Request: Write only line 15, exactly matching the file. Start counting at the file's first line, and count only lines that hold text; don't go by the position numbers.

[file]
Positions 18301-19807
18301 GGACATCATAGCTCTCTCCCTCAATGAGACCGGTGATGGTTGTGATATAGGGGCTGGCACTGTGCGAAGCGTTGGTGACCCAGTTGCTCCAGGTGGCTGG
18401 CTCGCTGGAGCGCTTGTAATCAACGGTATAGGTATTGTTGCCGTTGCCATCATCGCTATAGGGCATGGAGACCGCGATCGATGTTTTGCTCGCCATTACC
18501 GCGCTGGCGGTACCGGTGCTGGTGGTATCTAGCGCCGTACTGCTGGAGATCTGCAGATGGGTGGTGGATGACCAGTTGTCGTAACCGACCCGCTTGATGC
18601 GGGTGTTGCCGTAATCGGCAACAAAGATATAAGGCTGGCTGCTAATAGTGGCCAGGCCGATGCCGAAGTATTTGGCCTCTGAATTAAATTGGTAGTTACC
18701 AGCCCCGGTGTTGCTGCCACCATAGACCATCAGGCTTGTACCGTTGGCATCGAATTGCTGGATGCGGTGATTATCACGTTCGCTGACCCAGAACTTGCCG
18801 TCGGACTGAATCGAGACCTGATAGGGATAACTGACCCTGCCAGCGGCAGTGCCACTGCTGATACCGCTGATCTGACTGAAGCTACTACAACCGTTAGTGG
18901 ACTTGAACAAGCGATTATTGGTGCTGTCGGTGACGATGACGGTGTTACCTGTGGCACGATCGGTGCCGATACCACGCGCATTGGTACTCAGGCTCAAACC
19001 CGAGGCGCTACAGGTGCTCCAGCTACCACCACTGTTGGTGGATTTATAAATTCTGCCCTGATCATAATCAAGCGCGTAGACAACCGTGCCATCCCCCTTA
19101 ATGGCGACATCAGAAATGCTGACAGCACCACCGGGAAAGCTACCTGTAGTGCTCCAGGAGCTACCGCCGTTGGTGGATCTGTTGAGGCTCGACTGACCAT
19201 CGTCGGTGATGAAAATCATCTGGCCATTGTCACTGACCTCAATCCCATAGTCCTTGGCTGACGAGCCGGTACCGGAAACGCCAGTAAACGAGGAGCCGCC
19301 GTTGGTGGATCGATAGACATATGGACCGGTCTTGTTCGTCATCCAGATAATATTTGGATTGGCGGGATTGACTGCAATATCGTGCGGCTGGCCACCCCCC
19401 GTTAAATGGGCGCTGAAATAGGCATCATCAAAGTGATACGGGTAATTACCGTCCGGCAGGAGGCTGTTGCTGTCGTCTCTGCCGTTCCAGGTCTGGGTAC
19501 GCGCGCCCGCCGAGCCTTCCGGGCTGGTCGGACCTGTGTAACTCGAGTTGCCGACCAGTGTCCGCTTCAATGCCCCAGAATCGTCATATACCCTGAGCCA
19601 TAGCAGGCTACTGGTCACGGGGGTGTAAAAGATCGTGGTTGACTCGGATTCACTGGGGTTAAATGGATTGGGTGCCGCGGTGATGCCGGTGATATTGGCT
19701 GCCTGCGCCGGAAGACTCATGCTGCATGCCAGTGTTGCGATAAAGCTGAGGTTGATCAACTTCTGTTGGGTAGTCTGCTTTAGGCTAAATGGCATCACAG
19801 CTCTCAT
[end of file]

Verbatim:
19601 TAGCAGGCTACTGGTCACGGGGGTGTAAAAGATCGTGGTTGACTCGGATTCACTGGGGTTAAATGGATTGGGTGCCGCGGTGATGCCGGTGATATTGGCT